Author Archives: Gene'O

On Gaming and Cultural Literacy

If you are a parent or you plan to be one, you’re gonna need a gaming console unless you absolutely can’t afford it. Sooner than you think.

Gaming has been a pervasive part of the culture for so long, it’s not unheard-of to meet a 50-something gamer. Half of hardcore gamers or former gamers are women. So there’s a good chance that once your kid starts school, he or she will have at least one friend who’s not only REALLY into gaming, but has a parent or grandparent who actively encourages the interest and is willing to share tricks.

The old stereotype of the gamer as a disaffected white teenage boy using the games as an escape from society hasn’t held for at least 15 years, if there was ever any truth to it at all.

basement_cheetos

An old, old line by internet standards. The “serious intellectuals” were calling bloggers basement-dwelling cheeto-eaters when the blogosphere first became a thing.

Lots of successful, well-adjusted people of all backgrounds are gamers. It’s a legitimate, mainstream social activity.

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Summer of Sandman: Favorite Places

Sandman covers by Dave McKean. Collage discovered at The Book Wars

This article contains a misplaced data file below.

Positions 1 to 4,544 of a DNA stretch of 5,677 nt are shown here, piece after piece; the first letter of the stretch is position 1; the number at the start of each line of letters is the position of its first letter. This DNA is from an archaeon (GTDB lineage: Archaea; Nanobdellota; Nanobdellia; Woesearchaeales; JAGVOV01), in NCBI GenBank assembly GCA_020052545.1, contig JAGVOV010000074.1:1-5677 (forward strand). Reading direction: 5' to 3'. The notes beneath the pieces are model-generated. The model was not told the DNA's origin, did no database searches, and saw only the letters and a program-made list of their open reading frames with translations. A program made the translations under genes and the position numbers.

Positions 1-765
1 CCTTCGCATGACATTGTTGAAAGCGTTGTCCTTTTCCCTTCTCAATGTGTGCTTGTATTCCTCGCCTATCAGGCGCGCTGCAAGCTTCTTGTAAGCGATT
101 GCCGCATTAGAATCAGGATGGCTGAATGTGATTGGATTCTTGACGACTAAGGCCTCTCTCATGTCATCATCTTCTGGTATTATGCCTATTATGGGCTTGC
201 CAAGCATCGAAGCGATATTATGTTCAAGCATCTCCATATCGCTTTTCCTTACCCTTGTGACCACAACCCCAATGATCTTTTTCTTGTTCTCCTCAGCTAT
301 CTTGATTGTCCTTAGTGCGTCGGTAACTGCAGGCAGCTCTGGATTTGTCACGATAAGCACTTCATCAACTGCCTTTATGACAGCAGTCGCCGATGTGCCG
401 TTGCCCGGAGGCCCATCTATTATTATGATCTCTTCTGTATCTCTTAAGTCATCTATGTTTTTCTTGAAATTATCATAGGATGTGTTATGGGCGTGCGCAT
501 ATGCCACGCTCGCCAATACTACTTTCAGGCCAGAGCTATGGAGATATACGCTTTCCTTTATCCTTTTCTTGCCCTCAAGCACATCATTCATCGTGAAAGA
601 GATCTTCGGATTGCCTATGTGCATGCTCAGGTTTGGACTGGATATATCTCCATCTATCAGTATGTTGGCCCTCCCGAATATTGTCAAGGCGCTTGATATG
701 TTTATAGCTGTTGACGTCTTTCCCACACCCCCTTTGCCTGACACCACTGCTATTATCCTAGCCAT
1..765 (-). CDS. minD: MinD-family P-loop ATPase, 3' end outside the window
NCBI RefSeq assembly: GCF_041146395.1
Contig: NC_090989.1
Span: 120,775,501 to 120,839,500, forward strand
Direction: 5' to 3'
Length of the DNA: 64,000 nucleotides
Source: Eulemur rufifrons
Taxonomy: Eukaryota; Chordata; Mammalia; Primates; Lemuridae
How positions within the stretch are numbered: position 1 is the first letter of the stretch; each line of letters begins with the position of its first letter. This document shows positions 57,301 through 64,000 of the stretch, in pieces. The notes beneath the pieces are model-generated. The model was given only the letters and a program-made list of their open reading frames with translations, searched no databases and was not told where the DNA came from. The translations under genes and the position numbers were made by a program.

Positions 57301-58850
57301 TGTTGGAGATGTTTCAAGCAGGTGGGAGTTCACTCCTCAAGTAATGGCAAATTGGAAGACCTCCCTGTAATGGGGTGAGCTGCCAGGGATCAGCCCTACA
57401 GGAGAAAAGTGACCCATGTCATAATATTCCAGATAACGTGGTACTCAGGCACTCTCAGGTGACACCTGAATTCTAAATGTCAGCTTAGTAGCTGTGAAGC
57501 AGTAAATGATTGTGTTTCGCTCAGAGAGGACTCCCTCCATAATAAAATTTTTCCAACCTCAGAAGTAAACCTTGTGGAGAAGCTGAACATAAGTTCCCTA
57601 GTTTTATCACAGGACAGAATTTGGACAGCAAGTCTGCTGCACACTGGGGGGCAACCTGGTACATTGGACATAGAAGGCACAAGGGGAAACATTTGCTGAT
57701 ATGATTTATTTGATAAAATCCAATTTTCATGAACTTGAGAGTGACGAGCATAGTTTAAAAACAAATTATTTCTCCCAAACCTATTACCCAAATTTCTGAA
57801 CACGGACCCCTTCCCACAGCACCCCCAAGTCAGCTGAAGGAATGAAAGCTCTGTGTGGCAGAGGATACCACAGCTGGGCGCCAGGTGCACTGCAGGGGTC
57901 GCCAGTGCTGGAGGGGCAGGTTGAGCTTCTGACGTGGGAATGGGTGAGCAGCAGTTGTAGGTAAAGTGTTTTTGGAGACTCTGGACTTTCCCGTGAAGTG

Sandman covers by Dave McKean. Collage discovered at The Book Wars

The Thursday 13 is a meme that Part Time Monster does often. I enjoy writing them but don’t have the time to do them every week. When I agreed to blog about Neil Gaiman’s Sandman series here back in February, I decided to sit down and write a few of these.

Here are my 13 favorite Sandman locations. You can also check out my 13 favorite characters and my favorite stories.

1. Hell — Described as a warped reflection of The Silver City. Visually, it’s a horrific landscape of twisted flesh with rivers of various bodily fluids. Dream comes into possession of the Key to Hell at an important point in the series, and it has diplomatic repercussions. Death describes Hell as “the most valuable piece of psychic real estate in the universe.”

2. The Necropolis Litharge — The ultimate mortuary. An entire city on another plane devoted to disposing of its clients’ remains in a dignified manner according to their last wishes. The citizens are apprenticed from a young age and those who don’t develop the skills to qualify for citizenship are sent out across the worlds to become great morticians. Citizens sleep on stone slabs, are fed by offerings from clients, and are clothed in garments left behind by the deceased.

Denizens of Litharge performing an air burial. Image via Comixology.com.

3. Faerie — Just Faerie. It isn’t featured in many issues, but I love the artwork and the denizens. It’s connected to various other planes by portal stones which can only be activated with the consent of the King and Queen of Faerie.